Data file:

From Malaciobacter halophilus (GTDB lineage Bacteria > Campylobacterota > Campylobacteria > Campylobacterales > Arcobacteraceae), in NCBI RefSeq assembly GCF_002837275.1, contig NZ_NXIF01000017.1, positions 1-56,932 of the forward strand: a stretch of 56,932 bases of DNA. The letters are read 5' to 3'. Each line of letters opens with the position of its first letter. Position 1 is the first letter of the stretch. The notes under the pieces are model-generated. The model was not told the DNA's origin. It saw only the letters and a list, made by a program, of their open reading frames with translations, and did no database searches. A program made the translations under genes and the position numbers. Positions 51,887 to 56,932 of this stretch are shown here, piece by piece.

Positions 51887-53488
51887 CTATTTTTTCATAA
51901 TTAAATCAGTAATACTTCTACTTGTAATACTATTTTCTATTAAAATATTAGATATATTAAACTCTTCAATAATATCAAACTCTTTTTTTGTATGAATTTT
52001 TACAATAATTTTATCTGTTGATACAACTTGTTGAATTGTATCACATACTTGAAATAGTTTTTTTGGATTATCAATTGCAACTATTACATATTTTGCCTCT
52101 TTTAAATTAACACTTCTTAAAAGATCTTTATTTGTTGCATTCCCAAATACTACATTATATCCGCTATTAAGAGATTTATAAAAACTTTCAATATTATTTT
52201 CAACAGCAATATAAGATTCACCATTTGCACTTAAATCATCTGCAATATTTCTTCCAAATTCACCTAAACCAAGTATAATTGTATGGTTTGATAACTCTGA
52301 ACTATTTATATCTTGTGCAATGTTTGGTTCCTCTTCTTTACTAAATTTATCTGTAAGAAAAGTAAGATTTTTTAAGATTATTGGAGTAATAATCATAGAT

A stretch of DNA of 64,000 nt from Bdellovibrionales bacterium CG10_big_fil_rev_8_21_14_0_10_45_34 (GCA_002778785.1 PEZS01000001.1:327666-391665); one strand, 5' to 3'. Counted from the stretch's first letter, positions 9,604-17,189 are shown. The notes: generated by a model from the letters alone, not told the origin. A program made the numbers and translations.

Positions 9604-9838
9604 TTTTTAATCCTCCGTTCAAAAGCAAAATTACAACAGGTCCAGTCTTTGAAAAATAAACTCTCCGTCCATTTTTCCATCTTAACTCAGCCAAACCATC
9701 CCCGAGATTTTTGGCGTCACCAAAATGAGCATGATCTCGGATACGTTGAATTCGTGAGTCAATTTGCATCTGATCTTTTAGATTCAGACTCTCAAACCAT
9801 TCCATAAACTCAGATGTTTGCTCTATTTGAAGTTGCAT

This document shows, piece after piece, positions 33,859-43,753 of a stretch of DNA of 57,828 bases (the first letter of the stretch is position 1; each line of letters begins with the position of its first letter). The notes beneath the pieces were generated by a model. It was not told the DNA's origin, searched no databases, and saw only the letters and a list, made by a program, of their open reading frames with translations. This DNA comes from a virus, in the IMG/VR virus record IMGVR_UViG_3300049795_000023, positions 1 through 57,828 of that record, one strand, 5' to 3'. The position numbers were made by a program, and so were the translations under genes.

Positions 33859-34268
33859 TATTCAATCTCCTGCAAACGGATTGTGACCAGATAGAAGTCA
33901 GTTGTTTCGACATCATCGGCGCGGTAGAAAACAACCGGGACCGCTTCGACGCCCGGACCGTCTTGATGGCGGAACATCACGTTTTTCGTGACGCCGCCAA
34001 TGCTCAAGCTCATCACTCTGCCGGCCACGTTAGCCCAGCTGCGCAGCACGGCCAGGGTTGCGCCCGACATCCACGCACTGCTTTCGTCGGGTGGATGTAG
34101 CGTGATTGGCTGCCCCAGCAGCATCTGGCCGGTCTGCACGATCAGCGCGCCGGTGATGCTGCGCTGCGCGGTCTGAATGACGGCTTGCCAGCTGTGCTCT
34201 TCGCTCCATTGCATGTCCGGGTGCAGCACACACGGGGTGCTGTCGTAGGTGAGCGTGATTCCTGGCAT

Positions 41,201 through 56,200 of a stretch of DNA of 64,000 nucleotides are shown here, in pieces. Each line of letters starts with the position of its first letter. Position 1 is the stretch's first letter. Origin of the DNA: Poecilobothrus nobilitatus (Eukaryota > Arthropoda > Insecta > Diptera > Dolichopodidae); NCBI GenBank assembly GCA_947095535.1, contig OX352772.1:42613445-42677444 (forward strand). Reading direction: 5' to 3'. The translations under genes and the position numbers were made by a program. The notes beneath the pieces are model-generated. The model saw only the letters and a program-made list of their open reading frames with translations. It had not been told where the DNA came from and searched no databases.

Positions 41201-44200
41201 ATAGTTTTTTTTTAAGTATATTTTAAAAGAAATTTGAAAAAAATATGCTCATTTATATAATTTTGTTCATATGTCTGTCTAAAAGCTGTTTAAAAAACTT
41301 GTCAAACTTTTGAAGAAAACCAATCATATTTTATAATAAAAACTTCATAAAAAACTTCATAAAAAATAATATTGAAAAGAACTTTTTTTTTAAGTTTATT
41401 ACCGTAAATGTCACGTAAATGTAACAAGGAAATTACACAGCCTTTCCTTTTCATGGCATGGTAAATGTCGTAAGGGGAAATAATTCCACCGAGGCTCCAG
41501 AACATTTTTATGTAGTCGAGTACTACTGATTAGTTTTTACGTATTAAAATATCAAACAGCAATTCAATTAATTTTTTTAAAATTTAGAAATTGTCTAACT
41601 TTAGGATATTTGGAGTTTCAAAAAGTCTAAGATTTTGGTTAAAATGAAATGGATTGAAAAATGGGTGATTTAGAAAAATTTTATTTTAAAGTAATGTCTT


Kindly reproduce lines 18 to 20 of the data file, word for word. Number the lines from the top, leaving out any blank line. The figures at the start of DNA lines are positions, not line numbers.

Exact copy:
34001 TGCTCAAGCTCATCACTCTGCCGGCCACGTTAGCCCAGCTGCGCAGCACGGCCAGGGTTGCGCCCGACATCCACGCACTGCTTTCGTCGGGTGGATGTAG
34101 CGTGATTGGCTGCCCCAGCAGCATCTGGCCGGTCTGCACGATCAGCGCGCCGGTGATGCTGCGCTGCGCGGTCTGAATGACGGCTTGCCAGCTGTGCTCT
34201 TCGCTCCATTGCATGTCCGGGTGCAGCACACACGGGGTGCTGTCGTAGGTGAGCGTGATTCCTGGCAT